New Independent Pharmacy Puts Patients First
Pharmacist Idayat Adewunmi opened an independent pharmacy in Mt. Airy's Pelham Plaza last fall because she wanted to be able to give her patients more one-on-one attention.
A year ago, pharmacist Idayat A. Adewunmi was working for a large chain. But she felt pressure to fill prescriptions quickly, and there was almost no opportunity for counseling patients about their medications. She came home from work every night feeling drained.
When Adewunmi’s second child was born last year, she decided to make a change. On October 30th, 2011, Adewunmi opened an independent pharmacy in the Pelham section of Mt. Airy, near the intersection of Hortter and Greene Streets.
Opening her own pharmacy was a bold move. “It was scary,” she said. “The first week, I cried.”
Adewunmi is aware that she’s not your typical pharmacist. “Most pharmacists are male,” she said. “For a woman to start something like this—it was tough.”
But already she feels better about her work. “I don't feel drained compared to before,” she said.
She spends a lot more time getting to know her patients, and has had an enthusiastic response from people who live close to the store. “They’re so excited about it,” she said.
Now all Adewunmi needs is to build her business. She said some people have misconceptions about the fact that her pharmacy is independent.
“Many people think their co-pays will be different at an independent pharmacy, but it’s just that someone has one-on-one time with you instead of just filling your prescription and putting it in a bag,” Adewunmi said. She accepts the same insurance policies as a larger outfit, and has the same drugs available. If she doesn’t have a specific drug in stock, she can get it within 24 hours. She participates in a buying group made up of other independent pharmacies, so she gets bulk discounts on her medications the way a large chain store would.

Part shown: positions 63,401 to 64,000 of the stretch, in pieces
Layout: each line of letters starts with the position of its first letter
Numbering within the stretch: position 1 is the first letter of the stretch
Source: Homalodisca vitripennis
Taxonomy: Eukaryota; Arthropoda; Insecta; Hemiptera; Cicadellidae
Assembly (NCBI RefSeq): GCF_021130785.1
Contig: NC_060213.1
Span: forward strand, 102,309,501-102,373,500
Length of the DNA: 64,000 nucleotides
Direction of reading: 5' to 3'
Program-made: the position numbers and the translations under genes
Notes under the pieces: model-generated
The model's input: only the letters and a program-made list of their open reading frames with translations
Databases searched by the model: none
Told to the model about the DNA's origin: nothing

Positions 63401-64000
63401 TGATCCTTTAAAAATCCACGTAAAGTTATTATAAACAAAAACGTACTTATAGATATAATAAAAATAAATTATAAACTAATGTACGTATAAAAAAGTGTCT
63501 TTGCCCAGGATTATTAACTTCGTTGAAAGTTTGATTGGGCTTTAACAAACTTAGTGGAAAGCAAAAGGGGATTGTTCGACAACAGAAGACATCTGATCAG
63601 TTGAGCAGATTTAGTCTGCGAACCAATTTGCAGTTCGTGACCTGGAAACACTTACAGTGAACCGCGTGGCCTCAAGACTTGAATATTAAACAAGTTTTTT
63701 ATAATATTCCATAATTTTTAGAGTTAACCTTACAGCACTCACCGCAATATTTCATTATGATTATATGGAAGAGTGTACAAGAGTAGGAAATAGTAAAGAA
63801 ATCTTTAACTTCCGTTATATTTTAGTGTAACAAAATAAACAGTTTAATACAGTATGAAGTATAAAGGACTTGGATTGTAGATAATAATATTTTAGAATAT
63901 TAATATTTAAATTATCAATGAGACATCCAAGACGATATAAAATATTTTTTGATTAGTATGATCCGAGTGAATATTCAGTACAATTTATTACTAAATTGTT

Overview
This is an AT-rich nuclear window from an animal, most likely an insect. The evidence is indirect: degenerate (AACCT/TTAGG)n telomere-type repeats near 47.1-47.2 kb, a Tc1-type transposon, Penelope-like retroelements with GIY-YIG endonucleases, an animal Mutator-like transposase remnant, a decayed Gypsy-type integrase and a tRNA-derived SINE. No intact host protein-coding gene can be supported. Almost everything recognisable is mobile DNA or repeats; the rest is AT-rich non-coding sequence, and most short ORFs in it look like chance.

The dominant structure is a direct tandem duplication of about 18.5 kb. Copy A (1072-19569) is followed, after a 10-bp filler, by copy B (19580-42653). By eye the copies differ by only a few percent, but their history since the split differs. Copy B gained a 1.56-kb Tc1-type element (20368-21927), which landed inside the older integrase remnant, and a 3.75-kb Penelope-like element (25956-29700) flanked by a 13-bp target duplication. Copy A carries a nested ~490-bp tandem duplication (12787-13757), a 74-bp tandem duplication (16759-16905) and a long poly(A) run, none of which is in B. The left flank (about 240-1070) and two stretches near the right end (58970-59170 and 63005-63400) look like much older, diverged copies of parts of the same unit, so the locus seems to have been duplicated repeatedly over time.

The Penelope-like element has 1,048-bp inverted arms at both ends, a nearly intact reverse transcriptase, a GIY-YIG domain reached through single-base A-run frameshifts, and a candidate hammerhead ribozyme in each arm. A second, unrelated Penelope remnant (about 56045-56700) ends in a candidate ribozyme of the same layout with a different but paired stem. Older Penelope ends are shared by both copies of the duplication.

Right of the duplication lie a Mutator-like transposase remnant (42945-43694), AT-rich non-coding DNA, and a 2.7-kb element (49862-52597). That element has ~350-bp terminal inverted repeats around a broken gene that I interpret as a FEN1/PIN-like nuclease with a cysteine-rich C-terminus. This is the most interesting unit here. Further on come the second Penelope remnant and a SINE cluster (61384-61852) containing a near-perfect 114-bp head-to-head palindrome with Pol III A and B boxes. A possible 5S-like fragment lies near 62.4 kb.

In addition to prescription drugs, Adewunmi has an assortment of over-the-counter medicines, medical devices, and other pharmacy-related items. She also carries a few natural household products like biodegradable laundry detergent.
Her snack section looks nothing like a typical pharmacy. She sells medicinal teas, plantain chips, and gluten-free cookies, but you can still pick up a Kit-Kat bar if you prefer.
Why the natural products? They fit in with Adewunmi’s vision for the store. She chose the location because of the other businesses around it—the Pelham Plaza Dry Cleaners, Joa Mart across the street, Toto’s Pizzeria. She liked the fact that there are large apartment buildings close by. The more customers who can walk to her store, the better.
Although Adewunmi’s shop seems like an old-time pharmacy because the pharmacist has time to chat and ask after your kids, there are some ways in which the Pelham Pharmacy is cutting edge. Adewunmi accepts prescription refills via her website, and she is offering free delivery.
Yes, you read that right. Free delivery.
The store has a small room with chairs where Adewunmi can talk with patients privately and administer vaccines. Regular customers are permitted to run a small balance, filling their prescriptions when they need them but waiting til the end of the month to pay. Adewunmi hates the idea of her patients going without their medicine because they’re temporarily short on cash.
Adewunmi is making it easy for people to make the switch. All you have to do is bring in your pill bottle, and she can do the rest—call your old pharmacy and your doctor’s office to get the information she needs to fill your prescriptions.
Adewunmi’s excitement is contagious.
“I love being a pharmacist,” she said.
That much is obvious.
Pelham Pharmacy, 6555 Greene St. Open Monday to Friday from 9 a.m. to 7 p.m., except Tuesday when the pharmacy closes at 5 p.m. Open Saturday 9 a.m. to 2 p.m. Closed Sunday. 215-848-0500.